Are You Ready For Synthetic Data?

Server next to cloud

Posted on Wednesday, November 7, 2018

Much of the concern surrounding explosive data growth has been in relation to Internet of Things (IoT) sensors and their management systems. But there is another source that many CTOs are not yet aware of.

Machine Learning (ML) promises to make managing and actioning IoT data easier and less resource intensive – but the underlying algorithms require training first. And to do that, your data scientists will need raw data sets.

Introducing synthetic data

Rather than unleash their ML engine on live data, it is considered best practice to use a sanitized set of records. Often this is copies of your live databases that has been anonymized to remove personally identifiable data. Alternatively, your data scientists may generate a completely new dataset that exhibits the same basic details and behaviors as your live system.

But these are not small subsets of data. Machine Learning algorithms needs very large information data stores on which to train. Which means that synthetic data could grow your data estate faster than expected.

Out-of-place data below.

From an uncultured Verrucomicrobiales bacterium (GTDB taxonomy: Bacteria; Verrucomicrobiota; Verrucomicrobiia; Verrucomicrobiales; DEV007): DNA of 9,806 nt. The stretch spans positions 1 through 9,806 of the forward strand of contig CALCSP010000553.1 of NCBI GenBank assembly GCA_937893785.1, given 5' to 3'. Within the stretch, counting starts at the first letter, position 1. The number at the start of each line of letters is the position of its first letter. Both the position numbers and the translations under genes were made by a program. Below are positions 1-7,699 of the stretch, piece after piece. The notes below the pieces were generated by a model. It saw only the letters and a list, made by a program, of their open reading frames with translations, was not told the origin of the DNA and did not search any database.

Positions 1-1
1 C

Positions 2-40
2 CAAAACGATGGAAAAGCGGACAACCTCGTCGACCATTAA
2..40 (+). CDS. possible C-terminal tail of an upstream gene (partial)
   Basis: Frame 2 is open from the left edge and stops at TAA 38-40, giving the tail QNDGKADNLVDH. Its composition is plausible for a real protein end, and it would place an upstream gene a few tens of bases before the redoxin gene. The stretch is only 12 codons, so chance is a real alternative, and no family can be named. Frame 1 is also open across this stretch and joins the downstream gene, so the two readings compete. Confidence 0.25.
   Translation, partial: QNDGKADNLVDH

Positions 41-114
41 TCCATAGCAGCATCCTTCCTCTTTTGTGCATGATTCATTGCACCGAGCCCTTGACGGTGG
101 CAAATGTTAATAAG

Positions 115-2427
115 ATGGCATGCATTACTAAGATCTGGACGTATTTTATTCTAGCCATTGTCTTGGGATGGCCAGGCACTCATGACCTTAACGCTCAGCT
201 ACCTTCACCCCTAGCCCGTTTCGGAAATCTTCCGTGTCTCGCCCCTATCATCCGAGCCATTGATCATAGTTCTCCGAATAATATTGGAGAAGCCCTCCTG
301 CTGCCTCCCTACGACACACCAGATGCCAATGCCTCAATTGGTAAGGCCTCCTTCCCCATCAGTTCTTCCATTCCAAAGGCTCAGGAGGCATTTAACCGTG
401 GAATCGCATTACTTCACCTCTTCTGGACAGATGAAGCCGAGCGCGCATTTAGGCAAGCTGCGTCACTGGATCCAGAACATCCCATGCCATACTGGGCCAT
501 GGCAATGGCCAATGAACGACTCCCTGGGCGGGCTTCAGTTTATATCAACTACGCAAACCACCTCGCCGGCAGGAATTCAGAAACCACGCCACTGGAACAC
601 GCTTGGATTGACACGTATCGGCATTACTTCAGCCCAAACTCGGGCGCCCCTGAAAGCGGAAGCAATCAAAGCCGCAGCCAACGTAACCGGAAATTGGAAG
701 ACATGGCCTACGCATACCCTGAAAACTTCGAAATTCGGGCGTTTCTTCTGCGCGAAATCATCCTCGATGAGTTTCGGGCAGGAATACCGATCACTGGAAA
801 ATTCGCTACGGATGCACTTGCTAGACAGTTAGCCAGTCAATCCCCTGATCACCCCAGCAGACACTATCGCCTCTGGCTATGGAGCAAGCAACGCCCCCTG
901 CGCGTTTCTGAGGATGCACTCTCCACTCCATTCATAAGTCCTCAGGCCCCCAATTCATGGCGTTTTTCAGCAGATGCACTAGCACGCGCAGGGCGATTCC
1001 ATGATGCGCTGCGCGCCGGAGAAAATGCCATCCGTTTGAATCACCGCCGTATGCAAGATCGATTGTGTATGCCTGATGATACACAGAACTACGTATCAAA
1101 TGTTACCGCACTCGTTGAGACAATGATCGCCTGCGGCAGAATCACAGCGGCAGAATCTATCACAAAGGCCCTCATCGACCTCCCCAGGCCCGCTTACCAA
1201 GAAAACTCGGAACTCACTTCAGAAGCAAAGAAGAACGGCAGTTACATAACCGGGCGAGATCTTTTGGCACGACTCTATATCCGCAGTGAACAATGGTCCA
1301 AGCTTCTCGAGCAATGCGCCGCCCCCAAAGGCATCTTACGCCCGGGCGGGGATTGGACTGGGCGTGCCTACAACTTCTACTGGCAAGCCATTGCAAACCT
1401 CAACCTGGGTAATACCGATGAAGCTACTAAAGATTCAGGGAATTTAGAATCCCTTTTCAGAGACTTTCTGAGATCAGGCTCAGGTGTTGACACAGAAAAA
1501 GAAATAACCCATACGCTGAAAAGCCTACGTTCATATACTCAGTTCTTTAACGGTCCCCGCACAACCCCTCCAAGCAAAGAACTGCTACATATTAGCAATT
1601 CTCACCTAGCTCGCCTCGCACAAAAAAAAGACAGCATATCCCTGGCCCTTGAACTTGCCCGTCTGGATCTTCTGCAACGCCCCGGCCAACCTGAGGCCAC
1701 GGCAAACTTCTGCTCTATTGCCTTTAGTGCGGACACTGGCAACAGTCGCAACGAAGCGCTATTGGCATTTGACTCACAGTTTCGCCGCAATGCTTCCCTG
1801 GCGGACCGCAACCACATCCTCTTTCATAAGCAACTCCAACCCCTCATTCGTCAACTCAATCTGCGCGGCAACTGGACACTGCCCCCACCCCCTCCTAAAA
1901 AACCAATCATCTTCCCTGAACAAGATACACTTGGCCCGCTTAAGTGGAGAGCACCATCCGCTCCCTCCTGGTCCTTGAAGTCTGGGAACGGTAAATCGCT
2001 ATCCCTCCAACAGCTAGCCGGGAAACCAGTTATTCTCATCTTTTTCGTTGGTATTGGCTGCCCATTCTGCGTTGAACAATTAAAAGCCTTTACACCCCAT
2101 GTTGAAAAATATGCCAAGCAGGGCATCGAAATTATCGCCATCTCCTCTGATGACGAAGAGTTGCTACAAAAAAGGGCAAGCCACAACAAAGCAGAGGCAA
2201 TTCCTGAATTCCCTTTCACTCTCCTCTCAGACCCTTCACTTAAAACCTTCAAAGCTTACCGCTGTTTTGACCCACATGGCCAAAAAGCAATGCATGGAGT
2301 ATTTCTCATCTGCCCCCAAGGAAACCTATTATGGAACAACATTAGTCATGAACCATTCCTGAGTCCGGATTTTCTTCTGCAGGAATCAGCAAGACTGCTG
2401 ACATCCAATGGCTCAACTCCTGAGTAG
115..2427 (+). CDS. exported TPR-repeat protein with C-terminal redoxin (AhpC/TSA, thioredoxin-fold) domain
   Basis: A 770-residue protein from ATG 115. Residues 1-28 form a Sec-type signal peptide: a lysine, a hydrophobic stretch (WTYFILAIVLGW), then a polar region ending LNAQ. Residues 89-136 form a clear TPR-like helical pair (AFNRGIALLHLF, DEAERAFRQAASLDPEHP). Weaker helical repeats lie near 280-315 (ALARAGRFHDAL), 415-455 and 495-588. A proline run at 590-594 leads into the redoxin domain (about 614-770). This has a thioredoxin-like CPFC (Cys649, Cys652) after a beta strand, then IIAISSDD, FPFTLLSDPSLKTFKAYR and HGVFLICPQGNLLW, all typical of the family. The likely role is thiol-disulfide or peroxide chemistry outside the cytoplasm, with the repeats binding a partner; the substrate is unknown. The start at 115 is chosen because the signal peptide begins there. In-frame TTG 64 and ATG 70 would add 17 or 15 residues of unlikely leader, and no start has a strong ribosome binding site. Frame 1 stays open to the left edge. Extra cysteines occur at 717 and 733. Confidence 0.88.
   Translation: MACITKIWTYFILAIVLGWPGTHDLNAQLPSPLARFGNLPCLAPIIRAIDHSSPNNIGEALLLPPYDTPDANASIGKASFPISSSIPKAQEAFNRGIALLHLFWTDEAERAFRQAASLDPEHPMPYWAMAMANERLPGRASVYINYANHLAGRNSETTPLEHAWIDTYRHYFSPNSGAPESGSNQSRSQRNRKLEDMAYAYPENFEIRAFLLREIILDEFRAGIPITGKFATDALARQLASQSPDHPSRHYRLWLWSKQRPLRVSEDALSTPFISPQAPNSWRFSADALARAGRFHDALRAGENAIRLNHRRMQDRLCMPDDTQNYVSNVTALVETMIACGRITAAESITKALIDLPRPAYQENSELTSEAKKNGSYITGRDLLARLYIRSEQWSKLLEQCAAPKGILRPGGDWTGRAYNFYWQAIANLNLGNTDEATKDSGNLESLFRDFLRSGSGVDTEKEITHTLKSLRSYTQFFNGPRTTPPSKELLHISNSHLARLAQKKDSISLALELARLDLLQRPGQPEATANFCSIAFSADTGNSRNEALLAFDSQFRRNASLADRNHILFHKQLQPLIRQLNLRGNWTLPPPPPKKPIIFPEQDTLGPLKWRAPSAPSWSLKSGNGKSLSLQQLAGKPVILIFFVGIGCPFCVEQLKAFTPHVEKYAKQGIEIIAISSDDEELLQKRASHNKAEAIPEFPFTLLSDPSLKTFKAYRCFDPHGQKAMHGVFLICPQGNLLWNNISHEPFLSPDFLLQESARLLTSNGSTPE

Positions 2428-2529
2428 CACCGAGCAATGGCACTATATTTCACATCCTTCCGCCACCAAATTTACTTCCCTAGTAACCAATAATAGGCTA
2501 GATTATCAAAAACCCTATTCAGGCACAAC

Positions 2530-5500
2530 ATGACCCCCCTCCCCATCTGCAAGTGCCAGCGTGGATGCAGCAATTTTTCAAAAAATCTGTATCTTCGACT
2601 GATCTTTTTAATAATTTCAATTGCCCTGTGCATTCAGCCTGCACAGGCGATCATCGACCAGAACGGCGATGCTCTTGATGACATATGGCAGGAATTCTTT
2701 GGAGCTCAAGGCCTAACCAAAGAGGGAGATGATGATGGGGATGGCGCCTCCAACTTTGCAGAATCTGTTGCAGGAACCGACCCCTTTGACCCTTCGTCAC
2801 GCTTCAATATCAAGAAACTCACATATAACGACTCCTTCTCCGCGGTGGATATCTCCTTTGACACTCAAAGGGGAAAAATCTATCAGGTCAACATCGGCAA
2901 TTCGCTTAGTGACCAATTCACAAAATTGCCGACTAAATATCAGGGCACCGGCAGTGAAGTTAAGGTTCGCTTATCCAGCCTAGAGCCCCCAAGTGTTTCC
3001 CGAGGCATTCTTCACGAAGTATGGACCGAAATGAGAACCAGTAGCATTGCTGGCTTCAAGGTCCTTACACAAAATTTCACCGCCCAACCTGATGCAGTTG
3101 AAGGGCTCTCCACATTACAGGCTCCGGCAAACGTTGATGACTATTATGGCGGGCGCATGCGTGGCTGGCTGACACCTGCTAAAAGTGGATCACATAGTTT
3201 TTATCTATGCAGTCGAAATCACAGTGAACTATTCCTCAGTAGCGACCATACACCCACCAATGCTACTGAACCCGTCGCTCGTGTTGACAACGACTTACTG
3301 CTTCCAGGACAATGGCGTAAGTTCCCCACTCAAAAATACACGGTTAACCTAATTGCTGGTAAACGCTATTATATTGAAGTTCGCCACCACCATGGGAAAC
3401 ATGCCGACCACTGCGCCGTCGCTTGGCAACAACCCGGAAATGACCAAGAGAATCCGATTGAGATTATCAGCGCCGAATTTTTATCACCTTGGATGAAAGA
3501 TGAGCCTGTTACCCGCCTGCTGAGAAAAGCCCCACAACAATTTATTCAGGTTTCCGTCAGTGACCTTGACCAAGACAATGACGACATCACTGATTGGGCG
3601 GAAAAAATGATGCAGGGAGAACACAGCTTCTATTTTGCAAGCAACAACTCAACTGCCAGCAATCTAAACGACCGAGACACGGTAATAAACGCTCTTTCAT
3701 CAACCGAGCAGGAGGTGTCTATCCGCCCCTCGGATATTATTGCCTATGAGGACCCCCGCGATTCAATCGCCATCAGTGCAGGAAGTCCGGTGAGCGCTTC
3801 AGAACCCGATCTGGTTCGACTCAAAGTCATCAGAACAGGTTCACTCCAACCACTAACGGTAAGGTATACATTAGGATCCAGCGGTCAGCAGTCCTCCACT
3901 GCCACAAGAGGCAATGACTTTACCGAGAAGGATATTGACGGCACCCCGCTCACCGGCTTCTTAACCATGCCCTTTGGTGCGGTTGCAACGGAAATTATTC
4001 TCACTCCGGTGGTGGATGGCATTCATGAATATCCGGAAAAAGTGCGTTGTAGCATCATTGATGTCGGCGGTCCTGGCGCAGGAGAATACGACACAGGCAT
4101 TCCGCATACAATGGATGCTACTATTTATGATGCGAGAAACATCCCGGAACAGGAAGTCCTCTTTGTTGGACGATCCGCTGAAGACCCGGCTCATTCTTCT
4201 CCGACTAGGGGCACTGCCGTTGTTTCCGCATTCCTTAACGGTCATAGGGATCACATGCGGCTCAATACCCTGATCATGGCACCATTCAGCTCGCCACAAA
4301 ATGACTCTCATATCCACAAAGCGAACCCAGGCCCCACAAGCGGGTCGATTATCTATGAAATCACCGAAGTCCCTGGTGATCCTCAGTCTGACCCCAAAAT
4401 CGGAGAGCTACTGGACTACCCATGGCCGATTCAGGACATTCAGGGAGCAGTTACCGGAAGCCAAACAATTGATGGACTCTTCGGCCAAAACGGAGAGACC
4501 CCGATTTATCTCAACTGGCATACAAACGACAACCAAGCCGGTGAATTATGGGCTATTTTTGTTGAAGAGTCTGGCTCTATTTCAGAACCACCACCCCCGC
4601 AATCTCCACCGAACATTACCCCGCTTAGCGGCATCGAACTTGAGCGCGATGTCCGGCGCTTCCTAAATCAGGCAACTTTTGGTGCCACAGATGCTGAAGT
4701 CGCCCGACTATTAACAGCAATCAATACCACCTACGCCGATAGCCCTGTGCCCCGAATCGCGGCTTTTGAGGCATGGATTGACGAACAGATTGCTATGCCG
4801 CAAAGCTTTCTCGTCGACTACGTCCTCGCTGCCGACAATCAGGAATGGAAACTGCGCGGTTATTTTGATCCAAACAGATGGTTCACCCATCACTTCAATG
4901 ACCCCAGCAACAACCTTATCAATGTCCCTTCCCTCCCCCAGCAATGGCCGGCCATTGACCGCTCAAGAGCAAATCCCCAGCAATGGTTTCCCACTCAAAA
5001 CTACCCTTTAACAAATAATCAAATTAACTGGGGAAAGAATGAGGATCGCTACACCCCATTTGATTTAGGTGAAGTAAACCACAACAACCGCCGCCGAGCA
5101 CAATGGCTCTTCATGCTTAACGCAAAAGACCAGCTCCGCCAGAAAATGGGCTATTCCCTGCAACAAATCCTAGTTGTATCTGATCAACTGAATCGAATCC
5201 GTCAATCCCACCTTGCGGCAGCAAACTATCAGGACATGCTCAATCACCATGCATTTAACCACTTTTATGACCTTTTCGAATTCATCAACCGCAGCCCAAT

Choosing storage for your synthetic data

In an ideal world, the training phase of your Machine Learning project could be carried out on production-quality, high-speed storage. But the reality is that there is no need.

You could also choose to use a cloud platform for development and testing – but this involves a significant pause while your large synthetic dataset is uploaded. Then there is the issue of pay-as-you-use billing which could make the whole project more expensive than expected.

More expedient – and potentially more cost-effective – is the re-use of existing storage assets. By pressing redundant, or post-warranty arrays back into service you can quickly add the capacity required for your Machine Learning project, reducing lead time and overall project cost.

Even for businesses that do not use IoT sensors, Machine Learning will become a vital aspect of their digital transformation projects. So, it makes sense to consider how you will deal with the issue of synthetic data sooner rather than later.

To learn more about pushing post-warranty storage and servers back into service, and how CDS can help, please get in touch.

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